Legendary Poker Moments
Poker has a long and illustrious history of notable events and characters that have shaped the game and, in some cases, history. Poker has its own personality: it’s huge, proud, and undoubtedly thrilling, which makes it more than just a game; it’s a revolution.
Here are a few of these instances, as well as the poker legends whose tenacity and charm helped to reshape the game.
Hand of a Deceased Person
The most famous poker player of all time is James Butler “Wild Bill” Hickok. Hickok was an American frontiersman, marksman, and law enforcement official who was born on May 27th, 1837. He spent the most of his time at saloons, where he sat in the corner to keep an opponent from approaching from behind.
Hickok was shot from behind while playing poker in a saloon in Deadwood, now known as South Dakota, on August 2nd, 1876. The hand he was holding at the time was “Dead Man’s Hand,” which consisted of a pair of eights and a pair of aces.
Poker’s Grand Old Man
At the age of ten, Johnny Moss played his first game of poker. He was introduced to poker by a gang of cheats and swindlers who taught him the ins and outs of the game, including bottom dealing and card marking.
Moss began his poker career by flying around the country looking for action. He put his childhood expertise to good use by avoiding trickery and scouting locations for peeping. Moss, supported by Benny Binion, took part in the world’s longest poker marathon in 1949, winning a total of $4 million dollars from Nick “the Greek” Dandalos after 5 months of tough combat.
Icons like Binion and Moss are credited for propelling poker’s popularity to new heights, and their passion for the game led to the establishment of The World Series of Poker. Moss won three World Series of Poker (WSOP) bracelets throughout his career, in 1970, 1971, and 1974.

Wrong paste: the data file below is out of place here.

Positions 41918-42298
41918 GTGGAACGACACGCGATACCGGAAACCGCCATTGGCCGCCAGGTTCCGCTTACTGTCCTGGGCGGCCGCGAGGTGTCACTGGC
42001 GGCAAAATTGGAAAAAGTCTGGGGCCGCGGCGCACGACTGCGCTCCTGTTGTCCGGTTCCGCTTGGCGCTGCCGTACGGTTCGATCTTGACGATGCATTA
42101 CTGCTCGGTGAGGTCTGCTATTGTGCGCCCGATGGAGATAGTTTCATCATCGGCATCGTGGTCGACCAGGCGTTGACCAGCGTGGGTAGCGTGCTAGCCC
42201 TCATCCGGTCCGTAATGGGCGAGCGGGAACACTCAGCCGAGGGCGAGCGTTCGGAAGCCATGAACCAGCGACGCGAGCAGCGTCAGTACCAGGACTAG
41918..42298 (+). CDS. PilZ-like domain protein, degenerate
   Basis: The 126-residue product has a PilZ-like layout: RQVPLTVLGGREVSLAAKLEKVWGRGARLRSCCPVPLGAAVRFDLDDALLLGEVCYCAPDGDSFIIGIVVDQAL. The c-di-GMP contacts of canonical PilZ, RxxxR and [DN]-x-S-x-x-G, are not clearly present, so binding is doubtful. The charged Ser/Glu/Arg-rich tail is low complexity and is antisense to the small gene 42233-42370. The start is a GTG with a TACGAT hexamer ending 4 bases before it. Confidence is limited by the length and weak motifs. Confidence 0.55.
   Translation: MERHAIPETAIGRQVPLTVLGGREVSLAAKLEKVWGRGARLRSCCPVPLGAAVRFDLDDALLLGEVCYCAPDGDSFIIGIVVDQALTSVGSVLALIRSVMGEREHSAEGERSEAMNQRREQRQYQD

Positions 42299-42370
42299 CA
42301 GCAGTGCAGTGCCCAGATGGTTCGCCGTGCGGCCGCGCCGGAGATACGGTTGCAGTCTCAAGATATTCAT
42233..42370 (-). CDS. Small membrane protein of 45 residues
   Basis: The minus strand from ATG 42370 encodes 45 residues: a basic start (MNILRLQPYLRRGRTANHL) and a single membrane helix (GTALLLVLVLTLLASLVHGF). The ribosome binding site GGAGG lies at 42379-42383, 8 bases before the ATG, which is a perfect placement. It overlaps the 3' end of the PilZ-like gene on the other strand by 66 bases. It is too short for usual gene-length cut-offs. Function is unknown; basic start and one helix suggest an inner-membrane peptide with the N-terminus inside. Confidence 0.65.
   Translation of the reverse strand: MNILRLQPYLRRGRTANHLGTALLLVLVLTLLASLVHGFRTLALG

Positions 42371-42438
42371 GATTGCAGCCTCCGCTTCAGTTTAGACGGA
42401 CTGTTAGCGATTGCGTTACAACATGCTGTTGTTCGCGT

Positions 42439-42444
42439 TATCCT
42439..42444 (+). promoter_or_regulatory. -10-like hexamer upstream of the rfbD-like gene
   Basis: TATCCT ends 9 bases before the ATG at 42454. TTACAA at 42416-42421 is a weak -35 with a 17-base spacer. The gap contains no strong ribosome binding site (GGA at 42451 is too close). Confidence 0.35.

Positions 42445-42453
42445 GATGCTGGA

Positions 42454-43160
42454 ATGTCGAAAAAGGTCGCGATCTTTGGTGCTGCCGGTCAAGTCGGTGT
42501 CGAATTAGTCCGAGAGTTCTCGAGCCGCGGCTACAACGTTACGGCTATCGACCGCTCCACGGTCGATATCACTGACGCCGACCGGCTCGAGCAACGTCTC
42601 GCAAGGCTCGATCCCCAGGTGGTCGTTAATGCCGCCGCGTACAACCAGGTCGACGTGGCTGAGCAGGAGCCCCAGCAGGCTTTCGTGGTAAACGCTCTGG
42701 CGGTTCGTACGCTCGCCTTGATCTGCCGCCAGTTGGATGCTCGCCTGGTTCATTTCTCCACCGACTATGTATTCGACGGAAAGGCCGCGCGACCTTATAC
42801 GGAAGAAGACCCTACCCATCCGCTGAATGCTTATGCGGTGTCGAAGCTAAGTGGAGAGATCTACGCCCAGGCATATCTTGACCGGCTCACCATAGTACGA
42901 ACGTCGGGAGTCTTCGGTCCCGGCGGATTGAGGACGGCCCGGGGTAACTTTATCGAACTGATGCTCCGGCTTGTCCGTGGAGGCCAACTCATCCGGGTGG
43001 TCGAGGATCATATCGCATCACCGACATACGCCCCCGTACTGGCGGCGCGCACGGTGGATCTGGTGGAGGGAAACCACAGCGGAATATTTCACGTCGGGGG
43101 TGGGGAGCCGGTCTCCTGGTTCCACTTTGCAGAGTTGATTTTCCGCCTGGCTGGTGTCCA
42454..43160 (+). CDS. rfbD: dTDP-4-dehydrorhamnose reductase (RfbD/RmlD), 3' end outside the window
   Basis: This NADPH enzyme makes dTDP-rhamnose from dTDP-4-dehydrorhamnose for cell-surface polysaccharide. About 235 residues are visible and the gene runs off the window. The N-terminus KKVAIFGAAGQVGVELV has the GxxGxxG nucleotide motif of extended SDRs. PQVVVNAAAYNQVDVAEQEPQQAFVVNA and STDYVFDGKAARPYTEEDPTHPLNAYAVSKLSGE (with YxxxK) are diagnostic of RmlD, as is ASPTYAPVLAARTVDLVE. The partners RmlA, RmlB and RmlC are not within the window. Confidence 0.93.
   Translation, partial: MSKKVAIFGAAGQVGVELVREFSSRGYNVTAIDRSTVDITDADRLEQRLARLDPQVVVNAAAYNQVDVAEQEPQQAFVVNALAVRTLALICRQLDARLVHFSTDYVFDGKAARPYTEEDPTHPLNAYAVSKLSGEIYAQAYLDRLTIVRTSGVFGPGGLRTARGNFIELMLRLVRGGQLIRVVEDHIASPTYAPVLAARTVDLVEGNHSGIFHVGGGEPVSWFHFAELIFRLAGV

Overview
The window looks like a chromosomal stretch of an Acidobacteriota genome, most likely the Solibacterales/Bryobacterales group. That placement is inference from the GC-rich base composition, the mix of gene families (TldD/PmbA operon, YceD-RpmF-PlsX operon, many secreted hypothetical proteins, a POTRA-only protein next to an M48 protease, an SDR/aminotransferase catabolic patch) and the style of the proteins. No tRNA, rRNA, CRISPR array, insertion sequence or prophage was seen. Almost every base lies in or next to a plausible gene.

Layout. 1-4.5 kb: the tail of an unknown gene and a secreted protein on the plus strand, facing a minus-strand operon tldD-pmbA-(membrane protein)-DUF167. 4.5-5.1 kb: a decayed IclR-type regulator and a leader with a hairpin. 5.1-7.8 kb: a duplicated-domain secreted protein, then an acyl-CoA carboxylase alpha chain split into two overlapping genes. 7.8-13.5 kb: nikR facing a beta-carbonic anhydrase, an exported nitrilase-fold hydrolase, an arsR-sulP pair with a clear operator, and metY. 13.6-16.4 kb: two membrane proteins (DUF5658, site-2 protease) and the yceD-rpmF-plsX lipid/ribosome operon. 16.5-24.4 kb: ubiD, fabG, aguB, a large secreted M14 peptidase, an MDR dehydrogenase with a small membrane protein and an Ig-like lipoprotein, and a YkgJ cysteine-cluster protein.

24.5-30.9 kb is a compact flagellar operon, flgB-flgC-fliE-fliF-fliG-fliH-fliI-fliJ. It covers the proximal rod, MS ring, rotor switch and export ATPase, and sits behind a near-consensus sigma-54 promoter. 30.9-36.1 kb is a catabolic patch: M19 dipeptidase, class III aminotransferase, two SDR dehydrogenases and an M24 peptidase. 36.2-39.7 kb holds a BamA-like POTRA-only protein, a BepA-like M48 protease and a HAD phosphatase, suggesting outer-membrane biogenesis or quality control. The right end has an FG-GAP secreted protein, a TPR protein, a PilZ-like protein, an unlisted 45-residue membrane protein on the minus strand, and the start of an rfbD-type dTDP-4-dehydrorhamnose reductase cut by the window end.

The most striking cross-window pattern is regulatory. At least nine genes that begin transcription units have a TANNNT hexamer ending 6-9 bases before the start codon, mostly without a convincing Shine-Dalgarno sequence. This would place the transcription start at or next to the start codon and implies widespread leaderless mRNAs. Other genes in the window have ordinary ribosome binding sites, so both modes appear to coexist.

Because of his longevity and exceptional poker skills, Moss was dubbed the “Grand Old Man” of Poker. He was admitted into the Poker Hall of Fame in 1979, and the opening hand Ace-Ten has been dubbed “Johnny Moss” in his honor since his death in 1997.
As a Respectable Profession, Poker
Doyle Brunson was the first to see that poker may be a viable career option. Brunson grew up in a tiny town and tried his hand at selling office supplies until he found he could earn more money in one pot than he could in a week.
Brunson honed his skills by playing poker alone in the 1950s. He’d deal one hand and then try to predict what the other players may do next. He developed into an extremely aggressive poker player, and much of his success stemmed from his understanding of poker players’ psychology.
Brunson was also the first to point out that in no-limit poker, little pairs are actually important, and that novice players would not invest until they had a strong beginning hand. Brunson’s expertise and talent helped him win the World Series of Poker in 1976 and 1977, and the beginning hand 10 – 2 has been dubbed “Doyle Brunson” in his honor ever since.
These individuals, with their zest for life and love of poker, contributed to the development of the game we know today. There were only rough guys, a pack of cards, and a dusty bar in the days before the World Series, the Poker Hall of Fame, and Online Poker. They were playing for their pride and occasionally their lives.